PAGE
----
How To Make Trip Advisor Work For You

Can you trust what you read on Trip Advisor?

I’ve read much and I’ve heard much about the validity of the reviews on Trip Advisor.  There are some who think the good ratings are paid reviews and there are some who think the bad reviews are just disgruntled customers.  I think Trip Advisor is an excellent travel planning tool.  It’s just one of many tools that I use when I’m planning a trip to a destination in which I’m unfamiliar.

So, how do I use Trip Advisor?

The first thing I use it for is to see the hotels in the city I’m researching that are within my price range and that are within the ratings range that I need.  At this point, I’m not concerned about the best price.  I’m researching my options.  For example, I will do a search on hotels in Amsterdam that have ratings of 4 – 5 stars as the hotel rating category, not in the customer rating category.  From there I narrow it down by location, and its proximity to the sites I’m there to see.  If you use trip advisor for this purpose alone, it’s a time saver.  In my opinion, unless you’re going for 6 star and above luxury, Trip Advisor is the best travel aggregator for this purpose.

At this point I have a handful of candidates.  So I start to read the reviews.  I don’t read the 5 star reviews. I read the 2 – 4 star customer ratings.  I read these ratings and I listen to what the reviewer is really saying.  Some of these reviews are people giving their opinion versus actually reviewing the hotel.  What’s the difference?  The difference is what they complain about.  For example, if someone rates a hotel a 3 because it isn’t close to the beach.  That is not really rating the hotel.  If they had done their research, they would have known that beforehand.  That differs from giving a low rating because the carpet smells of mold, and their housekeeping practices are poor. I’ve seen reviewers give poor ratings because they felt the hotel should have offered more onsite activities.  Since I’m not looking for the hotel to entertain me, this wouldn’t be a deal breaker.  On the other hand, if I read the same complaint about a hotel by various reviewers, and then the same thing on other sites, then that hotel is immediately dropped from the running.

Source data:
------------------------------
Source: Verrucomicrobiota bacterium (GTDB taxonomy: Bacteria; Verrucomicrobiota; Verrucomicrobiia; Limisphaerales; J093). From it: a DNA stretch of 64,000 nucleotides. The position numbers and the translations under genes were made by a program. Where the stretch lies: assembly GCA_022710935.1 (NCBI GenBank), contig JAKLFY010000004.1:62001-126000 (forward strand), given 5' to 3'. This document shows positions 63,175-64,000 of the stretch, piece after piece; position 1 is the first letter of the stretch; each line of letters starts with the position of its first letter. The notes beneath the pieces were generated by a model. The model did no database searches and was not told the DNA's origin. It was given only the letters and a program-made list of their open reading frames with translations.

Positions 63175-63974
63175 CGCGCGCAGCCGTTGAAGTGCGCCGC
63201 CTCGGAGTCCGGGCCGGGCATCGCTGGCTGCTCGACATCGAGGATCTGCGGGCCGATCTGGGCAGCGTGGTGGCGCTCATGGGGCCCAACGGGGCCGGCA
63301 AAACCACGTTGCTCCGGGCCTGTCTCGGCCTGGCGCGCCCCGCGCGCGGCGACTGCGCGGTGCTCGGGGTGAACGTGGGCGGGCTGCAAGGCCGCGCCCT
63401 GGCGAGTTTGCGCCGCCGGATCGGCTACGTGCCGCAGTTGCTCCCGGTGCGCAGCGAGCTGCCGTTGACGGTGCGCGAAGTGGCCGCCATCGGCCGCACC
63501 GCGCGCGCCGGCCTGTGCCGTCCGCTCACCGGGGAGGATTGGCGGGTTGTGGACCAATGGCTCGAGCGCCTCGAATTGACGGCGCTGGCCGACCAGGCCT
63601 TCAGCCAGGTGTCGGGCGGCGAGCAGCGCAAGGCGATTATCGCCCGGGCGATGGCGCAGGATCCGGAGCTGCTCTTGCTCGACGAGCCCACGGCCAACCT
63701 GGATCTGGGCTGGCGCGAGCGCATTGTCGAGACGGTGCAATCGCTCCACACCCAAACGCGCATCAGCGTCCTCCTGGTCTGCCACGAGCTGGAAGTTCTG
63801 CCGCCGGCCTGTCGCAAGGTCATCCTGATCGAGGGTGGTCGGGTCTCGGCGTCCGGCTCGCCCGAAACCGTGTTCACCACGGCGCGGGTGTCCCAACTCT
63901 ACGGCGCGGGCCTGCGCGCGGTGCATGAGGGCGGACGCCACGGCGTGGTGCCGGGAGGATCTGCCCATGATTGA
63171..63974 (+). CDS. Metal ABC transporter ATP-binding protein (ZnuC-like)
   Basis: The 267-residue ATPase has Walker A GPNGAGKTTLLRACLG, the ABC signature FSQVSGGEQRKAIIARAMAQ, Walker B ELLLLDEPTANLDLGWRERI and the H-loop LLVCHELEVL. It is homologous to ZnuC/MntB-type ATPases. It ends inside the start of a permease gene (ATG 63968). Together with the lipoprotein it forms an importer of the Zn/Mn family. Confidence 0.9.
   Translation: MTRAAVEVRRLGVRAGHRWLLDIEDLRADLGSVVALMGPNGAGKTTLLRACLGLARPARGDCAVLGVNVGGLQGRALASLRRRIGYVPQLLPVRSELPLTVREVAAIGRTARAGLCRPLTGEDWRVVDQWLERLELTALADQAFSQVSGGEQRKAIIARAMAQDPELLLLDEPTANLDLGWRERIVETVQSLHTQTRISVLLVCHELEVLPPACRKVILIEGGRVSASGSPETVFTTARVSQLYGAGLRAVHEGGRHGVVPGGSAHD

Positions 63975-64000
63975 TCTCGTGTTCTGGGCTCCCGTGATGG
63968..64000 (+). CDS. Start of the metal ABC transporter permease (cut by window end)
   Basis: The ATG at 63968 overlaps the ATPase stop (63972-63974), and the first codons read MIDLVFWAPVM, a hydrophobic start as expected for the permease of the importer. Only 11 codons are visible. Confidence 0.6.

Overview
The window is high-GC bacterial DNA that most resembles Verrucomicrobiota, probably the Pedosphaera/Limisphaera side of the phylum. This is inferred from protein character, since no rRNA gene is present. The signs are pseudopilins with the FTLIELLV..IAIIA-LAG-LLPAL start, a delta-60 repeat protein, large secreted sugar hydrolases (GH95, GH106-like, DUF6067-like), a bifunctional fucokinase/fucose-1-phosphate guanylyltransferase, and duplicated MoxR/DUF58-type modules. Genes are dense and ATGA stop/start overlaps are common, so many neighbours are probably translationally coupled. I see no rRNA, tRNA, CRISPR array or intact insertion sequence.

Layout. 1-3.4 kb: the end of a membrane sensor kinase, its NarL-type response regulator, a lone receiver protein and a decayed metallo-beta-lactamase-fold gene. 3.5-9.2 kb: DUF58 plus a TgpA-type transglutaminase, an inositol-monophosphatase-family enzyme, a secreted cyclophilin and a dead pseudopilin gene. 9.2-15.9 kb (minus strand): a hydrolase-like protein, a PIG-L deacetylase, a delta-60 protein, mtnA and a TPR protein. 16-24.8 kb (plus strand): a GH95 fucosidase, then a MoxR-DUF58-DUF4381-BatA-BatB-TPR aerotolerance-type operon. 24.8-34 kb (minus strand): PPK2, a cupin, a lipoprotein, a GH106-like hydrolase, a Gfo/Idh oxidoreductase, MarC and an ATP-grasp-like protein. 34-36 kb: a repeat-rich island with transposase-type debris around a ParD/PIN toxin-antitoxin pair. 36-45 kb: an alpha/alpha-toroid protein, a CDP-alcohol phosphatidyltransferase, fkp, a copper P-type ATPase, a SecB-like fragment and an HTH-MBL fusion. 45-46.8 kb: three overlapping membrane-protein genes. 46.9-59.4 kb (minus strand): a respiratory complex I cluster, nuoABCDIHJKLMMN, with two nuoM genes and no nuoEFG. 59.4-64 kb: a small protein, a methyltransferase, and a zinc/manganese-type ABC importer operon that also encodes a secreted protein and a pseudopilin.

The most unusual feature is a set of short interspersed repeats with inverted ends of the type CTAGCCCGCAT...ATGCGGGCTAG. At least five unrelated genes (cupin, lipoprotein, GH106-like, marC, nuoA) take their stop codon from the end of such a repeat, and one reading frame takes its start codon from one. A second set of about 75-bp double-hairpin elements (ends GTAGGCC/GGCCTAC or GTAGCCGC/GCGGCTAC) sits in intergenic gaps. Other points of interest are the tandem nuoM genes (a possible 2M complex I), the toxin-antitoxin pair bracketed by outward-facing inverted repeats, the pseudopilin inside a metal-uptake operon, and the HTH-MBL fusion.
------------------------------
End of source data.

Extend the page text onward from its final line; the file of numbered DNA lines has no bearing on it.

After I’ve read the reviews, and I have narrowed it down to just a few hotels, I will then cross-reference reviews and recommendations with other sites.

Once this process is completed I visit the actual website of the hotel(s) I’m interested in and from there I make a decision.  It’s at this point that price comes into play.   How someone may decide to play this is individual.  For me, I love fabulous hotels.  When I’ve been hanging out all day pounding the pavement, standing in tourist attraction lines, etc. I like to come back to a spacious room, with a quiet pleasant ambiance, and a nice, hopefully deep tub. 🙂

Trip Advisor can be an excellent resource for travel information.  However, in the end, you have to do your research and take responsibility for your choices.  That means, don’t expect one website do all of your travel planning.



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About Terri Lundberg

Terri Lundberg is an American expat currently residing with her husband in Saudi Arabia, but she calls Seattle and San Diego home. She’s a travel writer, an avid photographer and is a resource and cross cultural trainer to expats relocating to Saudi Arabia. She's been to 100 destinations, 30 countries, and counting.


  1. Is this you fav planning site? What other resources do you rely on for your planning?

    • No it’s not my fav planning site, I use several. However, I think Trip Advisor can be very useful in regards to hotel reviews and looking for things to do.